Returning to VietnamAfter many negotiations, the Vietnamese government allowed Nhat Hanh to return to Vietnam for a visit in 2005. He was able to teach, publish four books in Vietnamese, travel the country, and return to his root temple. Although his first trip home stirred controversy, Nhat Hanh was allowed to return again in 2007 to support new monastics in his Order, organize chanting ceremonies to help heal remaining wounds from the Vietnam War, and to lead retreats in his birth country.
Thich Nhat Hanh’s HealthNhat Hanh suffered a brain hemorrhage in November 2014. He was taken to a stroke rehabilitation clinic at Bordeaux University Hospital, where he was able to recover enough to enjoy sipping tea outdoors and listen to the sounds of the outside world. As of June 2015, Nhat Hanh continues to reside at Plum Village, where his health has made remarkable process and he is able to enjoy being “out in nature, enjoying the blossoms, listening to the birds and resting at the foot of a tree.”
Thich Nhat Hanh’s teachings on meditationThich Nhat Hanh’s incredibly simple instructions for meditation.
The practice of mindful walking, says Thich Nhat Hanh, is a profound and pleasurable way to deepen our connection with our body and the earth. We breathe, take a mindful step, and come back to our true home.
Thich Nhat Hanh’s teachings on loveThich Nhat Hanh shows us how we can use loving relationships to cultivate the seeds of buddhahood inside us.
Falling in love is easy, but staying in love takes work. Thich Nhat Hanh offers advice for cultivating a relationship that’s loving and strong.
Thich Nhat Hanh offers advice on using mindfulness to take care of your anger, and ultimately transform it into love and understanding.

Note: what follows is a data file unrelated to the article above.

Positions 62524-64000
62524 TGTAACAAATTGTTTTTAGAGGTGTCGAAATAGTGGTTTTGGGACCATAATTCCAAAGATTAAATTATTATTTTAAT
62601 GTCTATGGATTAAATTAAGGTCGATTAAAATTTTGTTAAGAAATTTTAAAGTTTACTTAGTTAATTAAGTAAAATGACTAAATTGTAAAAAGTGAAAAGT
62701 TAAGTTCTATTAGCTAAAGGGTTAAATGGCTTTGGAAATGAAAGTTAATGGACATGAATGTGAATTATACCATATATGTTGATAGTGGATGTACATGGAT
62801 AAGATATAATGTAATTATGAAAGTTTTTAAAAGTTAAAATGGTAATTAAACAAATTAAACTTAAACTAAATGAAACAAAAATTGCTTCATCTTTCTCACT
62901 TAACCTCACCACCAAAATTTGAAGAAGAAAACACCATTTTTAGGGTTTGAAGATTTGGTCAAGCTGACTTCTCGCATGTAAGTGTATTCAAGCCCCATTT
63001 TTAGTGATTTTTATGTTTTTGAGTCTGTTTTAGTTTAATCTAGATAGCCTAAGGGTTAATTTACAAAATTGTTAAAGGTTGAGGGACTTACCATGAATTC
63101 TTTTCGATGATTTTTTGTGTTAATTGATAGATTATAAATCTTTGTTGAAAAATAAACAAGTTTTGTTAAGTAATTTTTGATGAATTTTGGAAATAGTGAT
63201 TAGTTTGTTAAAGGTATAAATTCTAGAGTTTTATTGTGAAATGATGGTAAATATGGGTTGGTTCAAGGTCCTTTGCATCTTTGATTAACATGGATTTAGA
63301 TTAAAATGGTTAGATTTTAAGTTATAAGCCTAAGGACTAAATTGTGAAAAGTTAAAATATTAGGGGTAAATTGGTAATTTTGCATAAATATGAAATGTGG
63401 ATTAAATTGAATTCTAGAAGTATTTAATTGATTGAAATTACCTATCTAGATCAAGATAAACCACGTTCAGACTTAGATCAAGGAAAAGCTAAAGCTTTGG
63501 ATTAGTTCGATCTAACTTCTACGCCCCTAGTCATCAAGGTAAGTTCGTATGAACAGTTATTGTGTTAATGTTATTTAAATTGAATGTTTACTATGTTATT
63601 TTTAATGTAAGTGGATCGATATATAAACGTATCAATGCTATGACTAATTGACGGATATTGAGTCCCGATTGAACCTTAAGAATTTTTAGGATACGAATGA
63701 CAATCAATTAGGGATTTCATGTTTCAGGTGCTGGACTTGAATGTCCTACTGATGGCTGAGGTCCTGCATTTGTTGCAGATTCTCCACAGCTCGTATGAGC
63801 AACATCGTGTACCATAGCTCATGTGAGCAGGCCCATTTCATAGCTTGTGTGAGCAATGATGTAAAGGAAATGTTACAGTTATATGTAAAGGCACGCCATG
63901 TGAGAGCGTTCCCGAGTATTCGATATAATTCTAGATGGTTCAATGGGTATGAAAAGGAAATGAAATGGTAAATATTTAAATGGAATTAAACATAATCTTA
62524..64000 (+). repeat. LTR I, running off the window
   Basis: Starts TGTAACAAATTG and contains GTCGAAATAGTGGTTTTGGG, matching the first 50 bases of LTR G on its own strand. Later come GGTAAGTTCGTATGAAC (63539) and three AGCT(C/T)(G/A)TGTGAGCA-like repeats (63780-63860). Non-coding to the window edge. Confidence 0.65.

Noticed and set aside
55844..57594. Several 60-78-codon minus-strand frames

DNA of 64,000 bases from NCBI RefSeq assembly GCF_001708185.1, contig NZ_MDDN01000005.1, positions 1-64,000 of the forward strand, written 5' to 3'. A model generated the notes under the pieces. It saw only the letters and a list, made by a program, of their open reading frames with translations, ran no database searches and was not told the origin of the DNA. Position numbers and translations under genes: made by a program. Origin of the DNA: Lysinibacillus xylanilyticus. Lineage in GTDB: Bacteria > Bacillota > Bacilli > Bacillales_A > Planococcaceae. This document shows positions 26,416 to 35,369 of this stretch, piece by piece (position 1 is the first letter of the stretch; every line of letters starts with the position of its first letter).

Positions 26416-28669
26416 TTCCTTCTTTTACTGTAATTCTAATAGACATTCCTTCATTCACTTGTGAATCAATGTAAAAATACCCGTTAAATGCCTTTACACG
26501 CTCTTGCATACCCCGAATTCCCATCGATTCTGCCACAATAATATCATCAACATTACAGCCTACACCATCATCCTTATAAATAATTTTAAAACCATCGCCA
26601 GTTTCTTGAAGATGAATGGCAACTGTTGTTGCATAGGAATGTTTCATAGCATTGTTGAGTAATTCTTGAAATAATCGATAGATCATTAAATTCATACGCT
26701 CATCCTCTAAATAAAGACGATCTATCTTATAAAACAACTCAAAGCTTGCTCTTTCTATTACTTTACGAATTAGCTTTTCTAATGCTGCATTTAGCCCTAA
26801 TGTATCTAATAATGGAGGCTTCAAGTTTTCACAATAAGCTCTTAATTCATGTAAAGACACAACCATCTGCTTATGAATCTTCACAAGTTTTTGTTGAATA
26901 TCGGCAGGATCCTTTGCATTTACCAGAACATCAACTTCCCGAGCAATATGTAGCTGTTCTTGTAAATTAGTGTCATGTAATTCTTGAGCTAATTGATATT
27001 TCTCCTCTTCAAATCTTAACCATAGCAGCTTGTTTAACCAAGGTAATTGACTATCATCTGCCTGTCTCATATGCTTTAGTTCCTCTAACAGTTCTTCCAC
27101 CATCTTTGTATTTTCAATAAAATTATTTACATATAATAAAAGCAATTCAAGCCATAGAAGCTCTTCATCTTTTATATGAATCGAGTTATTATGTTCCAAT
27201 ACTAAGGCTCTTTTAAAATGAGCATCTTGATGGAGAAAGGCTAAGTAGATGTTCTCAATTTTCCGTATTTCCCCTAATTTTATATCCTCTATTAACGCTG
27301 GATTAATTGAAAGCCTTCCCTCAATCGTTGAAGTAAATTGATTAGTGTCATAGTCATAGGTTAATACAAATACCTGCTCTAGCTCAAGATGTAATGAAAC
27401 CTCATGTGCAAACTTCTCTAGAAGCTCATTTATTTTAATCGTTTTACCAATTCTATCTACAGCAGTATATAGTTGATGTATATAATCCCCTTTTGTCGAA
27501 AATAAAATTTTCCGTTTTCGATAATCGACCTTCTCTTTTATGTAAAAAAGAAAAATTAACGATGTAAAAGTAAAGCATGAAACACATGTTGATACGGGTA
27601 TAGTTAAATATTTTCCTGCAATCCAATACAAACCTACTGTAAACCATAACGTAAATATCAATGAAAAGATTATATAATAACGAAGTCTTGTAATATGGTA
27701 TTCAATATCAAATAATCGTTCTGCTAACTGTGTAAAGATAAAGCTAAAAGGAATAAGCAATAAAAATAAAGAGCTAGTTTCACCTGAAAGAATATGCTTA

Thich Nhat Hanh’s teachings on mindfulness
The five mindfulness trainings are an expression of the five precepts, the core of Buddhist ethics, and offer a down-to-earth method of practicing mindfulness in daily life.
It is such a simple practice, but it can transform your life. The great meditation master Thich Nhat Hanh teaches five mindfulness exercises to help you live with happiness and joy.
There is nothing we experience—from the simple act of eating to the complications of work and relationships—that we cannot approach with the mindfulness and compassion we develop in our meditation.
Thich Nhat Hanh’s teachings on peace and happinessA teaching from Thich Nhat Hanh’s book, No Mud, No Lotus: The Art of Transforming Suffering.
When we stop feeding our cravings, says Thich Nhat Hanh, we discover that we already have everything we need to be happy.
Thich Nhat Hanh, in his 2003 address to congress, says that only deep listening, mindfulness, and gentle communication can remove the wrong perceptions that are the foundation of violence.
Thich Nhat Hanh’s teachings on Buddhist philosophyThich Nhat Hanh explains that sangha is more than a community. It’s a deep spiritual practice.
Number one? “Do not be idolatrous about or bound to any doctrine, theory, or ideology, even Buddhist ones. Buddhist systems of thought are guiding means; they are not absolute truth.”
Emptiness is not something to be afraid of, says Thich Nhat Hanh. The Heart Sutra teaches us that form may be empty of self but it’s full of everything else.
Abhidharma, Buddhism’s map of the mind, is sometimes treated as a topic of merely intellectual interest. In fact, says Thich Nhat Hanh, identifying the different elements of consciousness, and understanding how they interact, is essential to our practice of meditation.
Thich Nhat Hanh teaches that by looking deeply we develop insight into impermanence and no self. These are the keys to the door of reality.
Thich Nhat Hanh’s teachings on saving the EarthOnly when we combine our concern for the planet with spiritual practice will we have the tools to make the profound personal transformations necessary to address the coming environmental crisis. Thich Nhat Hanh offers us the guiding principles for a new ecospirituality of mindful living.
Gathas help us to practice mindfulness in our daily lives and to look deeply. Reciting these short verses will bring awareness, peace, and joy to simple activities. Thich Nhat Hanh offers gathas for recycling, touching the earth, and more.
Only when we recognize our connectedness to the earth, says Thich Nhat Hanh, can real change begin.